02_Redefining the City for the Public

Mona Fawaz

Mona Fawaz is an associate professor of urban planning and studies in the Department of Architecture and Design at the American University of Beirut. Based on an interdisciplinary approach that looks at actor strategies, legal/informal regulatory frameworks, and property regimes, her work investigates the social production of city spaces in a series of empirical case studies taken in informal settlements as well as in large-scale public and private urban developments.

Fawaz completed her graduate studies at the Massachusetts Institute of Technology after earning a bachelor of architecture at the American University of Beirut. Recent publications include “The Politics of Property in Planning: Hezbollah’s Reconstruction of Haret Hreik as Case Study,” in the International Journal of Urban and Regional Research (May 2014), and “Towards the Right to the City in Informal Settlements,” in Locating Right to the City in the Global South (Routledge, 2013).

  1. Notes on Beirut’s Historiography: Towards a People’s History of the City.
  2. Living Beirut’s Security Zones: An Investigation of the Modalities and Practice of Urban Security: This paper describes how “security” in Beirut acts as a reflection of and a catalyst for social and political divisions.
  3. Neoliberal Urbanity and the Right to the City” this study investigates how the formation of informal settlements since the 1950s had provided low-income dwellers in Beirut (Lebanon) a means to conceive of and engage in city making (neighbourhood production, management, and organization) at a time when state regulations and/or market constraints would have excluded them from the city.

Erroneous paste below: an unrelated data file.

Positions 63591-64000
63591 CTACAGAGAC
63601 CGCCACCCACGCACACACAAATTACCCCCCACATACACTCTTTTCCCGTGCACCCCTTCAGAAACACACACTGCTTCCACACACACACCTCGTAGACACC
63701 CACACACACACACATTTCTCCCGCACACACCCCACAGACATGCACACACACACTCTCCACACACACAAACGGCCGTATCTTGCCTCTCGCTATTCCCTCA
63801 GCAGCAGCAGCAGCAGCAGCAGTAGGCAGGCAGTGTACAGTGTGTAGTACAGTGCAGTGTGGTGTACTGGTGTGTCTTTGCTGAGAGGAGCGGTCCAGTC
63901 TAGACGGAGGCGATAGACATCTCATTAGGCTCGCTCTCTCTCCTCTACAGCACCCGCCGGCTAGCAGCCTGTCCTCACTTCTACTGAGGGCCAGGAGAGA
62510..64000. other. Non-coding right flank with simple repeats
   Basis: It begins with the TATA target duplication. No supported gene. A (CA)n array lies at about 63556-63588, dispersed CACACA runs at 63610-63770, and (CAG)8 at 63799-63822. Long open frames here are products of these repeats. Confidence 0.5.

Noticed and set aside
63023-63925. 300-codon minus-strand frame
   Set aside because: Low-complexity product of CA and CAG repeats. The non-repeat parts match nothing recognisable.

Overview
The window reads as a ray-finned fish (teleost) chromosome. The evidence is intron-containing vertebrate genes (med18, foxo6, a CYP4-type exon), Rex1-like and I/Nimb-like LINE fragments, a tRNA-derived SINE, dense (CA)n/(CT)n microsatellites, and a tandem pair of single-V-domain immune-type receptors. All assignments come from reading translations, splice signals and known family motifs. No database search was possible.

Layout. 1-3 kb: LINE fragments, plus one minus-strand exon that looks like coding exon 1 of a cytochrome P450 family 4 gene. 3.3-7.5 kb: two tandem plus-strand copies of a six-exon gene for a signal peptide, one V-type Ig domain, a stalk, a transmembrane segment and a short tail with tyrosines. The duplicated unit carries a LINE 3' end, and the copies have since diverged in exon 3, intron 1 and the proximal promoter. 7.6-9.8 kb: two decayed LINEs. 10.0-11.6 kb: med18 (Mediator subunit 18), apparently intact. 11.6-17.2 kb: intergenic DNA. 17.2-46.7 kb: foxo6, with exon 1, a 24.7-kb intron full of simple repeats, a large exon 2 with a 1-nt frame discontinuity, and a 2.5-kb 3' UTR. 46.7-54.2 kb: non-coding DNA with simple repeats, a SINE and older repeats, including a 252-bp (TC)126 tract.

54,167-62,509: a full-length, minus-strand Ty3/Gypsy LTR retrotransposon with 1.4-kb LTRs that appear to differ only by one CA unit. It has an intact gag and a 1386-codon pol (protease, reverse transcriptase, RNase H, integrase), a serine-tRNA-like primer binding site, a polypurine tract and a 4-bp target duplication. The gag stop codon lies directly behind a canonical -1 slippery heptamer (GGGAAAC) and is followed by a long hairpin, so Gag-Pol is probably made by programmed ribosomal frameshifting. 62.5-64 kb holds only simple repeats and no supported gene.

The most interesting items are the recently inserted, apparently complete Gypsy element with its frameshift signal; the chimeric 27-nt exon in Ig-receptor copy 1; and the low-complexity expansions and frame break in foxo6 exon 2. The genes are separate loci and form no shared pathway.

4. Mona Fawaz is also the director of the Social Justice and the City research programme at the Issam Fares Institute of Public Policy at AUB, The research programme, which focuses on making Lebanon’s cities more inclusive, aims to formulate an agenda for research, mobilisation and policy advocacy between scholars, policymakers and activists.

Further reading here. 

Felipe Vera

Felipe Vera was trained as an Architect at Universidad de Chile (2009) and holds MDeS in Urbanism, Landscape & Ecology from Harvard Graduate School of Design (2013).

He is professor and co-director of the Center for Ecology, Landscape and Urbanism at the UAI DesignLab in Chile and Consultant at the Initiative for Sustainable and Emergent Cities at the Inter American Development Bank.

He led the curatorial team of the 2017 Chile Biennial entitled Diálogos Impostergables and has previously been curator of many international exhibits about architecture and urbanism, among them are the biennial pavilions Ephemeral Urbanism: Cities in Constant Flux at the Venice Biennale (2016) and Radical Temporalities at the Shenzhen Biennale of Architecture and Urbanism (2015). He has curated exhibits in Chile and abroad as from instance Glosario para el Nuevo Milenio at the Museum of Contemporary Arts of Santiago MAC (2015), The Ephemeral City: Landscapes of Religion in South Asia and Latin America at the David Rockefeller Center for Latin American Studies (2015) and Kumbh Mela, Mapping The Ephemeral Mega City at Harvard University, the Boston Museum of Fine Arts (2014).